Law Firms

If you’ve already added credit card capability to your firm, or you are thinking about it — there are several points to keep in mind. Lawyers march to a different beat. The law is a profession, but the practice of law must be run like a business in today’s world. The challenges to the firm come not only from the need to meet all the usual federal, state and county regulations that apply to a business, but also from the necessity of complying with the Rules Regulating The State Bar. Therefore, a law firm’s business decision are influenced, and sometimes modified, by the Bar’s regulations. Credit card usage is a prime example.
Bar Rules establish the requirements for trust accounts and forbids commingling of attorney and client funds and property.
If the client gave a check to the firm for future costs, those funds must be held in the trust account. To comply, the firm deposits the check to the trust.
However, what if you have opened a credit card merchant service account (MSA) to accept client payments? When you create the MSA, you must link the MSA to a specific firm bank account. Suppose you linked the card to your operating account?

This time, a client asks to pay you for future costs, using his credit card, and you agree. The money, which must be deposited in trust, is credited to the operating account, generally within 48 hours. In a couple of days, you write an operating account check to deposit the funds to the trust account. For however long that process took, you were in violation of the bar rule and the funds are commingled.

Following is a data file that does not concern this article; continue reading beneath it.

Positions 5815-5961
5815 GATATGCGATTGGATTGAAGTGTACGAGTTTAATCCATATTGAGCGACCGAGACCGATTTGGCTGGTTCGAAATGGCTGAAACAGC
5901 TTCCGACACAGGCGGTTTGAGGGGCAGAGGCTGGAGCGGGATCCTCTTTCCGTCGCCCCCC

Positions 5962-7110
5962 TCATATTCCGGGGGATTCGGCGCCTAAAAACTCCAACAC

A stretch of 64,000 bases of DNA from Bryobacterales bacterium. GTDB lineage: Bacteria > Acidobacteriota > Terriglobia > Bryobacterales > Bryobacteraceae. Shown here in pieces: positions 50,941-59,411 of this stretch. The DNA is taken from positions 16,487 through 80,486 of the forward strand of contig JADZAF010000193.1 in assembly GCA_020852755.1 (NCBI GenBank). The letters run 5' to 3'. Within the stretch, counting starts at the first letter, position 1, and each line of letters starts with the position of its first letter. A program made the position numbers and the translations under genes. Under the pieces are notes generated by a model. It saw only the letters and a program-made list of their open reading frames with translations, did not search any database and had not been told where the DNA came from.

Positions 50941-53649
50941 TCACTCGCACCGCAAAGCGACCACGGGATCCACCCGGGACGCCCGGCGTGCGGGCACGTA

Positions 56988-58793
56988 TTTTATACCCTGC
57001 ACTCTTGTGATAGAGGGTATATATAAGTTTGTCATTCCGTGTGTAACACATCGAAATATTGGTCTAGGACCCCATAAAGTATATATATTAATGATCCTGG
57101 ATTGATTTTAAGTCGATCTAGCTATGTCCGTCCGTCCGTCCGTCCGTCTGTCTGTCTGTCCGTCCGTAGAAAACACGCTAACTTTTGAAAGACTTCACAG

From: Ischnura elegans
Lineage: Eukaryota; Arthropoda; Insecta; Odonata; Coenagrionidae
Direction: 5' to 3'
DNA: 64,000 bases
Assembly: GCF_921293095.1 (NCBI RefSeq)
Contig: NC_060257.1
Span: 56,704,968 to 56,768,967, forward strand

The same scenario applies if you linked the credit card MSA to your trust account number. Routine credit card payments of invoices, retainers, flat fees, etc., would result in recurring instances of commingling—a violation of the rules.
The Bar auditors might understand about a situation that rarely occurs, such as a check accidentally deposited in the wrong account. However, with credit card payments, it is more likely to become a common occurrence, and would be unacceptable. When asked about misapplied deposits, Jim Wells, a Bar auditor, said, “We wouldn’t report a rule violation for that, as long as they quickly catch the mistake. Everybody makes mistakes.” However, when asked about credit card payments routinely flowing into one account and then being moved internally, Wells commented, “We’d have to report that they were commingling client trust funds with law firm funds.”
When a charge is applied to the credit card, credit limit and validity of the card are verified. When approved, the credit limit is adjusted to deduct the amount paid to the firm, and the merchant service provider (MSP) transfers the money to the appropriate bank account typically within 48 hours, via a wire transfer, minus the discount rate charged for the service.

On a monthly basis, the statement from the MSP will arrive and there will be additional service charges made against the account. In the case of the trust, operating funds must be deposited to the trust at the time the statement is reconcile, to cover these OR fees can be deducted directly from the operating account.
Click here to learn more about how SkyBank Financial can assist your law firm in maintaining compliance with the various rules and regulations associated with your state bar.